It’s already clear how the 2020 election campaign will be waged. Republicans will claim, falsely, that Democrats want to take away your hamburgers. Democrats will assert, truthfully, that Republicans want to take away your health care.
I guess we’ll see which argument wins.
On Monday, the Trump administration adopted a new position on a lawsuit over the Affordable Care Act, telling a federal appeals court that it now supported the complete elimination of the law, which has made health insurance available to many Americans who wouldn’t have it otherwise.
We have a very good idea what would happen if this lawsuit were to succeed. Around 20 million Americans would lose health coverage.
While President Donald Trump reportedly thinks that attacking the ACA will please his base, the greatest devastation would actually come in states that strongly supported Trump in 2016, believing his promises that he would defend health care. In West Virginia, for example, 160,000 people — 11 percent of nonelderly adults — would see their health insurance snatched away.
Trump and his defenders are claiming that this wouldn’t happen, that they’ll unveil a great health care plan to replace Obamacare. But Republicans have been saying that for nine years, ever since Obamacare was enacted, and have never delivered. They don’t have a plan, and they never will.
So Republicans want to take away your health care. Democrats, on the other hand, want to make it better and cheaper — not just in the long run, with some kind of radical health reform, but right away.
The day after the Trump attack on Obamacare, House Democrats released a plan to enhance the ACA, mainly by expanding the subsidies that limit the share of income families have to spend on insurance premiums. Lower-income families would end up paying less; middle-class families whose income is now just a bit too high to qualify for subsidies, yet still find the cost of insurance hard to bear, would be brought into the system and see major gains.
We don’t yet have estimates of how many Americans would gain coverage under this plan, but it would be a lot of people. The House plan would bring national benefit levels roughly up to levels in Massachusetts, which has had a more generous ACA-type plan in effect since 2006 — and where the percentage of nonelderly adults without insurance is a third of the national average. Achieving Massachusetts-type results nationally would mean around 15 million more people gaining coverage — probably unrealistic, but an indication of how big a deal this could be.
All of this would cost money, probably several hundred billion dollars over the next decade. What should Democrats do if Republicans ask how they plan to pay for it?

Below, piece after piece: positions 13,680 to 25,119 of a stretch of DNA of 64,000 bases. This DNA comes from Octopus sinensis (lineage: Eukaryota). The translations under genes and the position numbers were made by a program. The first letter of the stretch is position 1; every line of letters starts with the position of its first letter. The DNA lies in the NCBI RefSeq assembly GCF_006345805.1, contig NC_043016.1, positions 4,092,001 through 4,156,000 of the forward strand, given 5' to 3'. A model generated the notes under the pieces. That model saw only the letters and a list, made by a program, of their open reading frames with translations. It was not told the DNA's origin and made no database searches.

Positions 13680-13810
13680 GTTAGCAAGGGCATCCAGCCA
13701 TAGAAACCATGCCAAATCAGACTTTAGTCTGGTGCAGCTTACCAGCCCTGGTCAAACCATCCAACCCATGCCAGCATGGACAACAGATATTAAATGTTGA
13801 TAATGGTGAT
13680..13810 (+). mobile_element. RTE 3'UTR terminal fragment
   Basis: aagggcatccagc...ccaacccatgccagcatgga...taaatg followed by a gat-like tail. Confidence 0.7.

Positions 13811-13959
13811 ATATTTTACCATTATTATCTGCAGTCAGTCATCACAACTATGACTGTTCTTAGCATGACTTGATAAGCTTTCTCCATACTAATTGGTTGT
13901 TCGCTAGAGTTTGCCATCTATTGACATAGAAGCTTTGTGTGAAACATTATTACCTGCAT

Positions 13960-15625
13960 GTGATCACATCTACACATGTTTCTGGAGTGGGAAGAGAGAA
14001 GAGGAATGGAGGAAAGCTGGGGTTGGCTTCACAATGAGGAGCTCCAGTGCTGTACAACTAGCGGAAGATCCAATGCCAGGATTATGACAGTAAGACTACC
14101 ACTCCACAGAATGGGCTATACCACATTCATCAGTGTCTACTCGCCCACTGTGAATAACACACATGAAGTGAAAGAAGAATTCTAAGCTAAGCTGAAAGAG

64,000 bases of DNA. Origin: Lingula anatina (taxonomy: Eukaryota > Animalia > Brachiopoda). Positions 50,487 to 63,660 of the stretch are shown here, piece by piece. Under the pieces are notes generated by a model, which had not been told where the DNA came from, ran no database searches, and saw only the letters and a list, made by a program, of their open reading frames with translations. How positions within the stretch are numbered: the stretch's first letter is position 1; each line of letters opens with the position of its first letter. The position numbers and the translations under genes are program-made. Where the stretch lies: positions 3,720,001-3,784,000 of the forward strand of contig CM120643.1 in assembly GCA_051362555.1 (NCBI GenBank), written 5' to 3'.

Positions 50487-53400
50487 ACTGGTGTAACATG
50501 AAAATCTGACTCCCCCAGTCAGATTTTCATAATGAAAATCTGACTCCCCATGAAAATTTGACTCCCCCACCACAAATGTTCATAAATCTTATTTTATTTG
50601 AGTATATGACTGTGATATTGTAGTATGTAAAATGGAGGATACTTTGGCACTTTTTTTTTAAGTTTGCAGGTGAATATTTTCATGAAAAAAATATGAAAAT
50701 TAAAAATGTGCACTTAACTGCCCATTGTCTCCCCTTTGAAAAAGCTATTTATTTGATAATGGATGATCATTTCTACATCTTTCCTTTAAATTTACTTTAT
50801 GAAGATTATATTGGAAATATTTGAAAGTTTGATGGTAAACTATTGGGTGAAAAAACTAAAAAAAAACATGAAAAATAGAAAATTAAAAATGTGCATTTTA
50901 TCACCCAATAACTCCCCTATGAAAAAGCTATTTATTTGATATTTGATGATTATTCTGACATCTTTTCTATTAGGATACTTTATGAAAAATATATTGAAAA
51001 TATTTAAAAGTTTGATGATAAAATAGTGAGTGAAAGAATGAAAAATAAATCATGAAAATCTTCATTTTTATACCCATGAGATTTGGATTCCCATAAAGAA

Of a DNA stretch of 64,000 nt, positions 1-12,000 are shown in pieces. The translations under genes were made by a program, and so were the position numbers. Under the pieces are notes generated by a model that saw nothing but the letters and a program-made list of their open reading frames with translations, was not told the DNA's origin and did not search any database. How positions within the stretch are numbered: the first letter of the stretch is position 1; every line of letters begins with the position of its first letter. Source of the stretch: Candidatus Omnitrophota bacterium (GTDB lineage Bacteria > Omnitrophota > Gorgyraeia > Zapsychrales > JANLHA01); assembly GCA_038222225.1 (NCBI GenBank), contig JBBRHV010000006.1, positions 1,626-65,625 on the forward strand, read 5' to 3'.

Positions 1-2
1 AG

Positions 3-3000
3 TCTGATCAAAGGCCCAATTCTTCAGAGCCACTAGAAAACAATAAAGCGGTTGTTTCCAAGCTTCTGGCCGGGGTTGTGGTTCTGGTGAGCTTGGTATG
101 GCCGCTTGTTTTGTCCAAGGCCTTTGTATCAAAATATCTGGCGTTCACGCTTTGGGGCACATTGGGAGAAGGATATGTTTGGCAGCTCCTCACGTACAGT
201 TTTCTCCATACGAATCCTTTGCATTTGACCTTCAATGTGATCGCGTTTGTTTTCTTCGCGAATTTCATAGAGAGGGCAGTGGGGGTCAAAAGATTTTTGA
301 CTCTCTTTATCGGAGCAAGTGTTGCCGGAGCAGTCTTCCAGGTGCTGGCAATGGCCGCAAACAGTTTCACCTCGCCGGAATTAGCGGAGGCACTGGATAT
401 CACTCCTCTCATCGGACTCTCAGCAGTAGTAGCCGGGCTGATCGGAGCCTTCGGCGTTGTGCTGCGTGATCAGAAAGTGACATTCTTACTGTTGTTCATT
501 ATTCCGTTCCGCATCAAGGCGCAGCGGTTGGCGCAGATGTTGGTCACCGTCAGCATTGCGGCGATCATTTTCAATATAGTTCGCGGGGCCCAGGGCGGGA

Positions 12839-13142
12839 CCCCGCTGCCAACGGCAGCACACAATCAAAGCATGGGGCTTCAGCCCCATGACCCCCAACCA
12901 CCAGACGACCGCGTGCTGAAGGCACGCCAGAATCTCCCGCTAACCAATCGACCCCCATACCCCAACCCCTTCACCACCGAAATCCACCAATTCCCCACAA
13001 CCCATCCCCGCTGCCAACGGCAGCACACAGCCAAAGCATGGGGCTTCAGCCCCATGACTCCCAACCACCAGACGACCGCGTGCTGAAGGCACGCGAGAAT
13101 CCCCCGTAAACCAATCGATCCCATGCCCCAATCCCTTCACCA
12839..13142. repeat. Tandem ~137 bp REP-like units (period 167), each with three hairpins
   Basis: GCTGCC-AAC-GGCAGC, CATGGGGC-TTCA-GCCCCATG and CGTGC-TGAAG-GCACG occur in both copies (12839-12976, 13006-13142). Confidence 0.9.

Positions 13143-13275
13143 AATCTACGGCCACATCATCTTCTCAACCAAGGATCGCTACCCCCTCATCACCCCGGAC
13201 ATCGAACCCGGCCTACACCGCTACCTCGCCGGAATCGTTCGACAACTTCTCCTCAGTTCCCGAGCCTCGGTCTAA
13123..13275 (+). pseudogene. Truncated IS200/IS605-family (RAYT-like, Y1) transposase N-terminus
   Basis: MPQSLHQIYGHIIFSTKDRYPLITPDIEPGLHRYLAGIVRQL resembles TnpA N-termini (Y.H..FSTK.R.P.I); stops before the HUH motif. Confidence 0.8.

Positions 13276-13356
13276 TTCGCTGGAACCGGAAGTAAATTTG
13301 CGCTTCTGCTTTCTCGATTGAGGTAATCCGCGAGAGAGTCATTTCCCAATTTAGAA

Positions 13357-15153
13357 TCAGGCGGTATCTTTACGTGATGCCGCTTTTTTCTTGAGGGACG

The answer is, laugh in their faces. The GOP recently rammed through a tax cut, disproportionately benefiting the wealthy, that will probably cost $2 trillion over the next decade — with no offsetting savings. Enhanced health care could easily be paid for by rescinding just part of this big giveaway. If Republicans won’t do that, it’s not Democrats’ problem.
And if this proposal’s advocates are willing to be relaxed about funding, as they should be, the plan is basically ready to go. If Democrats take the Senate and the White House next year, they could enact the plan, easing the burdens of millions of Americans, almost immediately.
What about progressive hopes for a more fundamental health care overhaul? Rep. Alexandria Ocasio-Cortez, D-N.Y., got it exactly right: While still calling for hearings on “Medicare for all,” she declared herself “happy to support any provision that strengthens the ACA and plugs some of the gaps that we’re seeing.” (So far, Sen. Bernie Sanders, I-Vt., has refused to support the plan. Let’s hope he walks that back.)
So Democrats have a realistic plan to expand health care, while Republicans are still pursuing their jihad against Obamacare. The question is why.
We have, after all, gone well beyond the point where trying to kill the ACA was a smart if cynical political strategy. The act has become increasingly popular since Trump took office. Health care was central to the 2018 midterms, and 75 percent of voters who considered it the most important issue voted Democratic.
So why can’t the GOP just cut its losses and accept that Obamacare has become part of our social fabric? After all, there was a time when people like Ronald Reagan insisted that Medicare would destroy American freedom; these days Republicans pose as defenders of the program (even if they’re still trying to undermine and privatize it on the sly).
Well, political scientists have some interesting thoughts about the reasons the GOP won’t just throw in the towel on the ACA. But details aside, modern Republicans just hate the idea of using public policy to help Americans get the health care they need, even when people’s inability to get insurance is a result of pre-existing medical conditions over which they have no control.
If this seems remarkably cruel, that’s because it is — and there’s no sign that this attitude will change. In today’s GOP, cruelty toward the most vulnerable is a pre-existing condition.